Commodity prices rise with lower acreage and production. Under RCP 8.5, ERS projects average corn prices would increase by about 25% over baseline while soybean prices would rise by more than 50%. "Because average prices are driven by average production, the most pessimistic climate models in terms of yield show the largest increases in price."

The higher prices also imply larger liabilities to be covered, which is a major driver for cost increases for revenue protection insurance policies.

Premium changes

With risk increases for both yield and price risk, premiums increase as well, with premiums changing "most substantially for soybeans," in most areas of the country, ERS stated. Government exposure could shift as soybean production moves to other parts of the country as well.

Corn will also be affected by substantial increase in yield risk and the increase in corn prices. ERS highlights Kansas and Nebraska as places that could see higher premiums due to lower acreage because of related yield declines. Yet, because of lower numbers of insured acres in those states, the government's exposure and costs could decline.

Changes will be less significant when it comes to premiums for winter wheat, in which the price changes would be smaller and more localized.

Insurance premiums paid and government subsidies for premium overall could decline in some parts of the country, partly because production for that crop has shifted out of the area.

For corn costs the baseline is 76 million acres insured at a total program costs of $6.847 billion. Under RCP 4.5, the average costs of corn for the insurance program could increase 2% to $6.875 billion to cover 76 million acres. Under the hotter RCP 8.5 scenario, those program costs go up 21% annually to $8.79 billion.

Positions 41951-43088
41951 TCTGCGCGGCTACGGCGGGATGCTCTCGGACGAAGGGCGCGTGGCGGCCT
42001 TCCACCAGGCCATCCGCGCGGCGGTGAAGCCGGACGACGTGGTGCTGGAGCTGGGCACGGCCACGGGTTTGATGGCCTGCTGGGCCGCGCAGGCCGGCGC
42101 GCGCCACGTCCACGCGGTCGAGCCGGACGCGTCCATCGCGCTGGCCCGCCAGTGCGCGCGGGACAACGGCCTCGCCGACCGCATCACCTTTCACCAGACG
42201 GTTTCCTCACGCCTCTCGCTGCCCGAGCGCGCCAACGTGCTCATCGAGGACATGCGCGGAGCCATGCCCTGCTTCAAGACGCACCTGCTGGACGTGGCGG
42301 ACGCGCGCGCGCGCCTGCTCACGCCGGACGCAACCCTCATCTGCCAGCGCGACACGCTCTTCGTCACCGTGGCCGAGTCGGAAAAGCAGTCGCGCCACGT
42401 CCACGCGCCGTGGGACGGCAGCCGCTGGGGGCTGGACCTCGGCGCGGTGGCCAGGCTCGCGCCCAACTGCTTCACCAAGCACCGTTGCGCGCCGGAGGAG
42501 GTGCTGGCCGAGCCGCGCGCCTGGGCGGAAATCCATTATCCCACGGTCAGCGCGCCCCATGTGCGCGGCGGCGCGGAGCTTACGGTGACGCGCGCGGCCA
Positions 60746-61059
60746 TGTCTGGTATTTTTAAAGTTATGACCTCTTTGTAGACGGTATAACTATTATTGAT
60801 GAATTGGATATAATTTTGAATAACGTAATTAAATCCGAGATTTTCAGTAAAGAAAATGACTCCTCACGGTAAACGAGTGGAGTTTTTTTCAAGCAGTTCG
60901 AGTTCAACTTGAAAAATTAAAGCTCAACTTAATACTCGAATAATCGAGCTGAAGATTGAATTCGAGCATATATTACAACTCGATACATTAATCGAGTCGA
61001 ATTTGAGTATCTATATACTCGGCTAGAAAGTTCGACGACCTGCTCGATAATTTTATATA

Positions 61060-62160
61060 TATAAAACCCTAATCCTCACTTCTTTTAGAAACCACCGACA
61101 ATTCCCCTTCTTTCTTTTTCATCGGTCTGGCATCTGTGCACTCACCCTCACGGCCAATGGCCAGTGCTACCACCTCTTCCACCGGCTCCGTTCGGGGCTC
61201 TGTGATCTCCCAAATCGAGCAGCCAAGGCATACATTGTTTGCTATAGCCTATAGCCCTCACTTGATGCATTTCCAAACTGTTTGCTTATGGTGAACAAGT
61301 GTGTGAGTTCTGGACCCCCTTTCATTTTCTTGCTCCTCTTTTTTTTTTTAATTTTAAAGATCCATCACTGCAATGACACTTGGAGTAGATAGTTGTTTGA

For soybeans costs, the baseline is 56 million acres insured for $1.99 billion in costs. Under RCP 4.5, the program costs go up 41% to $2.8 billion to cover the same amount of acres. Under the RCP 8.5 scenario, the average costs for soybeans would jump 100% to $3.98 billion.

Surprisingly, costs of insurance program for wheat only shifts less than 1% under either scenario.

The report doesn't take into account how much crop insurance demand could change due to higher premium rates, though the authors note that farmers would likely demand less insurance at higher premium prices, but buy more insurance as the value of the crop increases. Already, farmers in low-risk areas buy higher coverage levels, but farmers in high-risk areas insure a larger fraction of their ground than farmers in low-risk areas.

Other risk factors

The study notes that the work doesn't include some unmodeled risks, notably what changes in weather conditions will translate into when it comes to pests and diseases. Climate change would increase exposure to both pathogens and pests, the report stated.

Other considerations not factors would include ethanol demand and irrigation (water availability), as well as possible changes in the program design of crop insurance through the farm bill. Lawmakers have already made changes to crop insurance due to climate challenges, such as provisions that allow producers to drop a disaster year from the Actual Production History though yield exclusion.

A full copy of the report can be found at…

Chris Clayton can be reached at